subscribe: Daily Newsletter

 

The myth of the head-hunter ‘enemy’

0 comments

Some myths endure for no apparent reason; for instance, the undying myth of the ‘head hunter’ as the sworn enemy of HR. To be fair, this fallacy is challenged by some progressive businesses, but at many firms the old adversarial perceptions remain solidly in place, writes Mosima Selekisho, director of Talent Africa.
Perhaps the root cause can be traced to job descriptions and lack of differentiation. “Recruitment” is a core HR competence. Often, this is a blanket term and covers all staff grades and managerial positions.
No distinction is made between filling a vacancy in a junior or mid-tier position and the highly specialised function of identifying strong candidates for senior posts, building a credible short-list of proven or high-potential performers and supporting a rigorous selection process.
Without differentiation like this, an HR manager may feel defensive about external executive search. A typical reaction is likely to be, “Hey, recruitment’s my job; why hire outsiders?”
It’s hardly surprising, then, that executive search outsourcing is frequently resisted.
Instead, a DIY approach is taken. Cost saving is the principal justification.
But if top talent is needed, a search rarely boils down to placing an ad and interviewing applicants. Top talent already has a good job. Those without a top post or senior experience rarely impress the hiring company’s top team when interviews start.
The entire batch of hopefuls may be rejected.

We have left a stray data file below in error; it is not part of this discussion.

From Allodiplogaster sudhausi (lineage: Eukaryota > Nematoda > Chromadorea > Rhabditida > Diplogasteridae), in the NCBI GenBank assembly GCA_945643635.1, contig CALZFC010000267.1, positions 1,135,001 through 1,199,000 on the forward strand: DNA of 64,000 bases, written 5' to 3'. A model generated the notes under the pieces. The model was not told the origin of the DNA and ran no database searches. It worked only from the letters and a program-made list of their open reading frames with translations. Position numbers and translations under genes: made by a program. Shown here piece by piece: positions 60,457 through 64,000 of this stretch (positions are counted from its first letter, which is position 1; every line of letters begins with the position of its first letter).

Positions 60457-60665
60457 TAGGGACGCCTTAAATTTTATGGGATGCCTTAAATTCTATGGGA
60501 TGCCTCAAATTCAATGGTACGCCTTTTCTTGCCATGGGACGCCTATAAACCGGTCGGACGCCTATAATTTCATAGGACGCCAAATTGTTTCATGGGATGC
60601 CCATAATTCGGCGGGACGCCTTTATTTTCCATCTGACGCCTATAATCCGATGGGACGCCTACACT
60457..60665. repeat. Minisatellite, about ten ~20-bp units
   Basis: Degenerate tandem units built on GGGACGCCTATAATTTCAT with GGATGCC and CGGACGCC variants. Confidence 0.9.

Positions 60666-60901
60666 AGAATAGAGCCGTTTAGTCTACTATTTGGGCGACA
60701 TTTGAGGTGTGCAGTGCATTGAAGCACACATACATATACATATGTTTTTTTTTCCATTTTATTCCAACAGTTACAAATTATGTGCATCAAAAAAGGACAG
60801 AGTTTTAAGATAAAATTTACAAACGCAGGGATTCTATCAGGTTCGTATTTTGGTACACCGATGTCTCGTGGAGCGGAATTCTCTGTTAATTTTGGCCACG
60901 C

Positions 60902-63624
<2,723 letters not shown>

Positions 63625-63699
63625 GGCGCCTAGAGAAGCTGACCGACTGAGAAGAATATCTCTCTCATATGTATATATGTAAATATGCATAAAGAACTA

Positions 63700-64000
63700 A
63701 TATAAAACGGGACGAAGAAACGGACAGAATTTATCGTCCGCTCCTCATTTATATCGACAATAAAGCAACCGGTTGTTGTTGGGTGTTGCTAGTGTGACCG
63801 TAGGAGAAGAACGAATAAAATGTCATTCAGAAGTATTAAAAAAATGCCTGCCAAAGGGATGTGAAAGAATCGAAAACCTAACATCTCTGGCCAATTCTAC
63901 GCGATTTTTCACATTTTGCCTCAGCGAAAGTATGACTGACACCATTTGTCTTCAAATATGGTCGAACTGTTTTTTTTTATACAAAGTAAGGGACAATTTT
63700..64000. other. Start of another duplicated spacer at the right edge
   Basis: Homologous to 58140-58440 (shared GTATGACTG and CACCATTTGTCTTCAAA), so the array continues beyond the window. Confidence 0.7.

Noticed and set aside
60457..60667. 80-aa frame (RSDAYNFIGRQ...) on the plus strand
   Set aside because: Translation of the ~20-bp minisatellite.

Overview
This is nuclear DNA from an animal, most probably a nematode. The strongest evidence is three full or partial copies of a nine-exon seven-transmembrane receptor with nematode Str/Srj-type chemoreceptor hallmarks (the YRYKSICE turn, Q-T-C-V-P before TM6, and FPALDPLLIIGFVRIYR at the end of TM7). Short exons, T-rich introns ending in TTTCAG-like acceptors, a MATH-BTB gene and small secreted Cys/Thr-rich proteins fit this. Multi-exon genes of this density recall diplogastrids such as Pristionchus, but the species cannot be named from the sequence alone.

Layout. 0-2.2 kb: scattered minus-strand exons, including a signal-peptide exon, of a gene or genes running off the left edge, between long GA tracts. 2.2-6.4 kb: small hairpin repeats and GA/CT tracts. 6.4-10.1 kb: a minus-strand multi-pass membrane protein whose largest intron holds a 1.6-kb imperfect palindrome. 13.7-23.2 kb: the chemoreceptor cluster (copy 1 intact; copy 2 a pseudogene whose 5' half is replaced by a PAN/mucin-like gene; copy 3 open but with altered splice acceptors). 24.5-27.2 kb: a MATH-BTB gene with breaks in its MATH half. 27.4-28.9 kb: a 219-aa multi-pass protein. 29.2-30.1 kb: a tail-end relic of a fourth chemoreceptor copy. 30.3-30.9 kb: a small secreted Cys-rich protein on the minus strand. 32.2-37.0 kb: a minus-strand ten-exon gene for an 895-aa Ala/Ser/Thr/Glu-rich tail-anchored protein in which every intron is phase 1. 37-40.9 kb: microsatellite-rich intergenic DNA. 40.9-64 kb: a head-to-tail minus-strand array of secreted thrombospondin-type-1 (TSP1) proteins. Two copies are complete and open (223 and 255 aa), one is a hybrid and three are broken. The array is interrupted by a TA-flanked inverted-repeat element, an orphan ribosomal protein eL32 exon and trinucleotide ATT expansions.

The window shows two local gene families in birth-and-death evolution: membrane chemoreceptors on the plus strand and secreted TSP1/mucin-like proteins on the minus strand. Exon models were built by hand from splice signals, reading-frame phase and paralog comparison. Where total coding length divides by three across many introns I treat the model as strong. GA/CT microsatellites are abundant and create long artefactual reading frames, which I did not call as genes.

The process is then repeated. But defensiveness may result in halfway measures. Rather than approach a leading executive search business, an industry newcomer with pared-down fees is called in.
Again, the chances of success are limited.
Finally, a proven specialist is hired, but by now the process has been compromised. Potential candidates may be aware the vacancy has existed for some time, assume there are problems in the background and decide to hang back, even when approached by a top professional.
The process would have been much simpler if the professionals had been outsourced from the outset – using up less managerial time and saving on all the costs associated with delay, including under-performance by leaderless teams, inroads by competitors and dented internal morale.
Companies that embrace executive search outsourcing do so because they’ve “seen this movie before” and learned their lessons. Alternatively, the HR director takes a strategic view and regards the talent specialist as a partner.
This is understandable. At strategic level, “people risk” – the danger of not attracting and keeping the best talent – is often seen as the biggest threat to long-term growth in a market plagued by skill shortages. Executive and non-executive directors are therefore keen to build and retain a cohesive top team.
The board may be just as eager as middle management to cut costs, but the directors know the cost of selection error can be daunting.
It is therefore preferable to work with a leading specialist and tap his or her skills when defining key competencies, establishing a shortlist and initiating selection procedures. The external partner removes a burden and accelerates the process.
Co-operation like this is non-adversarial and highly beneficial. You’re not “sleeping with the enemy”, you’re working with a skilled partner, and results can be very impressive indeed.